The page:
Irene From South Dakota Writes:
My son has recently been diagnosed with ADHD. I hear so much about this condition with my friends and their kids. I really don’t want him taking any medications. What else can be done to help him?
Many experts aren’t completely certain why attention deficit hyperactivity disorder happens to more than 5 percent of school age children. The most common symptoms that are noticed are forgetfulness, inattentiveness, anxiety, and hyperactivity. Children can respond well to many of the standard medications for ADHD, yet they do come with some unwanted side effects. Some of the side effects are muscle spasms and appetite changes. Why does this happen in the first place? Many theories land on the idea that different neurotransmitter may be deficient in the brain such as serotonin, dopamine, and acetylcholine. When these brain chemicals are low, then the focus level can be decreased in the frontal lobe of the brain.
So what do we do?
It is important to understand that our entire body’s chemistry is created by the foods that we consume each day. The foods we eat determine the kind of cells that we have and ultimately the level of health within our body. Obviously there are some genetic factors as well as environmental challenges that we face, but our choices each day make the majority of the difference.
There are many natural ways to support healthy brain chemistry and help with brain challenges such as ADHD. Here is what some of the top experts around the country have noted regarding ways to help the body when struggling with ADHD. This goes for kids as well as adults.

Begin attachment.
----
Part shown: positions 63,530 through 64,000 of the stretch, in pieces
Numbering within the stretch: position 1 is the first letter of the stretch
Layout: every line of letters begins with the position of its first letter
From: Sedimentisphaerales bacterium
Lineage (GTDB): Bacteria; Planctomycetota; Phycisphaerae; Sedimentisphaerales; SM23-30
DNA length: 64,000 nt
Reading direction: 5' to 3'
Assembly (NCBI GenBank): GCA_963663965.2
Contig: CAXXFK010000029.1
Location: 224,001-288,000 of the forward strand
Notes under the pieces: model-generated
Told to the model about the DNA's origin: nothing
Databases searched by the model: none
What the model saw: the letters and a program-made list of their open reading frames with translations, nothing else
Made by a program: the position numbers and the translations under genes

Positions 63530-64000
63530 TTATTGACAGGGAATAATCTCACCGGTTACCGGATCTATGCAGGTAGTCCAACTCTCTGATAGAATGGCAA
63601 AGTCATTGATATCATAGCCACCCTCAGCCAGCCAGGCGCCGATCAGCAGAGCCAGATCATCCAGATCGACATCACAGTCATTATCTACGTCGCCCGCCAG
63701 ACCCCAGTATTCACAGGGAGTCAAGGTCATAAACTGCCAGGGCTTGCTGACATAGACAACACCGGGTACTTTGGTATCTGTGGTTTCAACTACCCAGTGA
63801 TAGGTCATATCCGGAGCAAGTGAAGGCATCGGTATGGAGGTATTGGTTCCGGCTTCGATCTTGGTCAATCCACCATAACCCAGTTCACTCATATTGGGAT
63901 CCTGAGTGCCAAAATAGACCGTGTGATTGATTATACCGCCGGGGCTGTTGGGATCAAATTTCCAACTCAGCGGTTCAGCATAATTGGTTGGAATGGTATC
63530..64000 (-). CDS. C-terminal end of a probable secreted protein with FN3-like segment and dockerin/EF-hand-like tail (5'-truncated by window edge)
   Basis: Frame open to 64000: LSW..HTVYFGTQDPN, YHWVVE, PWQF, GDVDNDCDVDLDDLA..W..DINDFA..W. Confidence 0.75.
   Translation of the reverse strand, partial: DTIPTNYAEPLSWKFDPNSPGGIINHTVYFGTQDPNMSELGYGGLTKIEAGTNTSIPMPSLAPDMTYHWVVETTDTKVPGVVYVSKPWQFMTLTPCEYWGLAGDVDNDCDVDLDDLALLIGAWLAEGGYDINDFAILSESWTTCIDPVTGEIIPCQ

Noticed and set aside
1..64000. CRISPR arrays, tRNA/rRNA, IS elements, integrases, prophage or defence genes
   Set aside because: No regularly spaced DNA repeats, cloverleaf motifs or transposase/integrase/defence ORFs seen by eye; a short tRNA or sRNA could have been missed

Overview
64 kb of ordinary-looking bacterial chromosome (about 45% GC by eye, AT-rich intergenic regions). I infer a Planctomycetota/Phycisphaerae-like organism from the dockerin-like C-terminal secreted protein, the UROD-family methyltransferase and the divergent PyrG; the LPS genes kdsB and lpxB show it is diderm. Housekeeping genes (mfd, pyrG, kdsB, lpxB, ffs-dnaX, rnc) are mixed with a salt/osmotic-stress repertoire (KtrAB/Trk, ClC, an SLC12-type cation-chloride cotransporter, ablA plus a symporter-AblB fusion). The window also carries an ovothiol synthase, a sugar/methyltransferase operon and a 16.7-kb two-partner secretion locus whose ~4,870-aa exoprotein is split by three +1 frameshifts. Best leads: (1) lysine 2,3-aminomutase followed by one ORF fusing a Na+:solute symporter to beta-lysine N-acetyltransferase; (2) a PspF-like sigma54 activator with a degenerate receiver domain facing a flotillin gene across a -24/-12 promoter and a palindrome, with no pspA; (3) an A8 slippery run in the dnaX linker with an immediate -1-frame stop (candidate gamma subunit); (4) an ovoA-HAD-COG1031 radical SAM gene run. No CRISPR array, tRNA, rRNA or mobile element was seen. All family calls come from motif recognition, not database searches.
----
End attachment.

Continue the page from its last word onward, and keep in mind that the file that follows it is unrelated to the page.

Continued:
1.Increase Omega-3 Fats
My favorite is cod liver oil because it contains highly absorbable omega-3 fats, vitamin A, and vitamin D. Studies were completed at the University of Maryland that showed that kids with behavioral challenges were heavily deficient in omega-3 fats. Some great sources are chia, walnuts, hemp, salmon, mackerel, and many vegetables such as squash.
2.Avoid Processed Foods
Excessive sugar, high fructose corn syrup, and artificial colors such as red 40, blue 1, and yellow 5 are linked to increased activity in children. Use maple syrup, honey, and stevia as alternatives. Focus their meals on whole foods, proteins, fruits and vegetables, and healthy fats. Avoid much of the flour-based foods such as bread, pasta, cereal, and crackers. Of course, every now and then is ok, it’s the day-to-day that matters.
Gluten has been found in some studies to possibly trigger behavioral issues in children. It is a protein that is found in most grains that acts like a gluey substance in the gut. When the gut becomes inflamed, the brain has the potential to follow. Choose non-GMO corn, quinoa, buckwheat, rice, and even coconut flour.
4.Increase The B-Vitamins
B6 (pyridoxyl-5-phosphate) is the connecting powerhouse of our brain chemistry. This along with B12 help to increase certain neurochemicals such as serotonin and dopamine. A deficiency in these brain chemicals can reduce memory, focus, and attention. Choose a supplement or certain foods such as chicken, eggs, red peppers, spinach, and sweet potatoes to keep the levels up.
5.Major in Magnesium
Many studies have shown that magnesium can help with calming the nervous system. Using a supplement is a great idea. Talk with your pediatrician about dosages. Another great way to get the magnesium is in our foods. Great sources are nuts, seeds, and most vegetables.